On the 46th anniversary of the court cases Roe v. Wade and Doe v. Bolton that legalized abortion through all nine months of pregnancy, we remember the 59 million lives lost to induced abortion since January 22, 1973.
Large numbers like 59 million can be difficult to wrap your brain around, because there aren’t many tangible examples of numbers that large. Let’s give it a try, though. Here’s a few examples of what the number 59 million could compare to.
If each person lost to abortion was represented by 1 second of silence, this would take 683 days— nearly two years—of silence.
If each person lost to abortion was represented by one square mile, the space needed would be 2 million square miles more than the land area of the globe.
Though 59 million people can’t realistically be in one physical place, millions can come together through the World Wide Web. Millions of people can be united in one interest or follow the same celebrity on social media. President Trump, for example, has around 57 million followers on Twitter. The missing 59 million people could double his Twitter account.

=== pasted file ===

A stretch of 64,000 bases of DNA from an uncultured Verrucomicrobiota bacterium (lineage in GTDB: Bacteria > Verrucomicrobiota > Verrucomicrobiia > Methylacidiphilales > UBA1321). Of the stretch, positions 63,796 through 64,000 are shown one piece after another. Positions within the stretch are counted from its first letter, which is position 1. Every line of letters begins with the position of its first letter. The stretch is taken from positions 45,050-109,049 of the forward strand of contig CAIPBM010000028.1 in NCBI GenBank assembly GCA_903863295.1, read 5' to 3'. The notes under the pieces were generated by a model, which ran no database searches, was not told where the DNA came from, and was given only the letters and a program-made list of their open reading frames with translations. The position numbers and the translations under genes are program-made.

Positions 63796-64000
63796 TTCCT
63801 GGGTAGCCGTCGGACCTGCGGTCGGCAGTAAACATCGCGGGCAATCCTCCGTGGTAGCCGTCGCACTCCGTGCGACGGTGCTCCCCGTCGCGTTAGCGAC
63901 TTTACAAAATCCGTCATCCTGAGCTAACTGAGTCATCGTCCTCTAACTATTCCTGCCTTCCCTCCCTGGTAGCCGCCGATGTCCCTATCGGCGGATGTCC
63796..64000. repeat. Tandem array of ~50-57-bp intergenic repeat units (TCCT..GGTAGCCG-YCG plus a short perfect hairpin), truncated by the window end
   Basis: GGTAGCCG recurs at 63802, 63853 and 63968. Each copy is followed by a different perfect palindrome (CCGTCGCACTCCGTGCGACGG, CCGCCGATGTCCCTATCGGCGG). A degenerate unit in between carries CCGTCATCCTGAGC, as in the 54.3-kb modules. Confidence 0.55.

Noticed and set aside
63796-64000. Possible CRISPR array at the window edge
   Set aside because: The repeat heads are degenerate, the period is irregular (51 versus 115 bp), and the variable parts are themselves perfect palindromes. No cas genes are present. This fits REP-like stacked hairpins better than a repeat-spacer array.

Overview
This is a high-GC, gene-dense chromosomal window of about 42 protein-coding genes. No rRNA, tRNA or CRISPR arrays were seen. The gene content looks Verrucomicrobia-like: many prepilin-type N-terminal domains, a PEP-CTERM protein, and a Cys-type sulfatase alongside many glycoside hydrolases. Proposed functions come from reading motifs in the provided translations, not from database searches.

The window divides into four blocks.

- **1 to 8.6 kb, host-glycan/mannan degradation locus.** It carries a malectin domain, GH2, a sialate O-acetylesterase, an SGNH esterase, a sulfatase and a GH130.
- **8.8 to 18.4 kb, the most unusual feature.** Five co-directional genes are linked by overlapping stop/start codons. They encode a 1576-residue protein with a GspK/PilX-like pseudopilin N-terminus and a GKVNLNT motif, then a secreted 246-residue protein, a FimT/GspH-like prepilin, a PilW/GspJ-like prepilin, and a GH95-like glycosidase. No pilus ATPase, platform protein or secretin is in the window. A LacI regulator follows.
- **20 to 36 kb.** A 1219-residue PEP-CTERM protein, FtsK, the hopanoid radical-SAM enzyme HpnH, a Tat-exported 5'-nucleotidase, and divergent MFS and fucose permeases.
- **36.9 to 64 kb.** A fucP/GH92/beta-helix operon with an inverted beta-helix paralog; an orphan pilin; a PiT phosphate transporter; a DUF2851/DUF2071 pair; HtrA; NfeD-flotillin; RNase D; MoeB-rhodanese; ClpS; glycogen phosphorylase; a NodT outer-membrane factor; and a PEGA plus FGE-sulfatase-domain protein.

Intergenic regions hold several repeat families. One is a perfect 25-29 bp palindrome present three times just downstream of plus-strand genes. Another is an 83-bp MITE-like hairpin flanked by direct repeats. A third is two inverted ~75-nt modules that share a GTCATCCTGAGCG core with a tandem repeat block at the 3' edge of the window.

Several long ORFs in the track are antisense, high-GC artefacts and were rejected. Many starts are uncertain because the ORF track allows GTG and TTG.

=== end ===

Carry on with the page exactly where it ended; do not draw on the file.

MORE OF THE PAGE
One physical space that does give a comparable example of millions of people together is large cities. On the crowded streets of a city like New York, you can barely stretch out your arm without it hitting someone else. Even then, it is impossible to visualize how many people are really in the entire city. But imagine for a moment the busy streets, packed coffee shops and restaurants, and sky-high office, hotel, and apartment buildings in some of the world’s most popular cities: Beijing, Tokyo, London, Paris, Los Angeles, and New York. Now realize: the entire population of these six famous cities combined comes to roughly 3 million people less than the missing 59 million.
If the people in these cities all disappeared from one cause, would the world pay attention? Because they had faces that were visible, and they could make sounds you might hear? Or would there still be some who made excuses, saying that the world was overpopulated anyway, or that so many of those people probably lived in poverty or with disabilities, and led worthless lives anyway?
Let us be the first to pay attention and stand up for the 59 million lives lost and be the first to recognize the sanctity of every human life.
Director of Communication/Education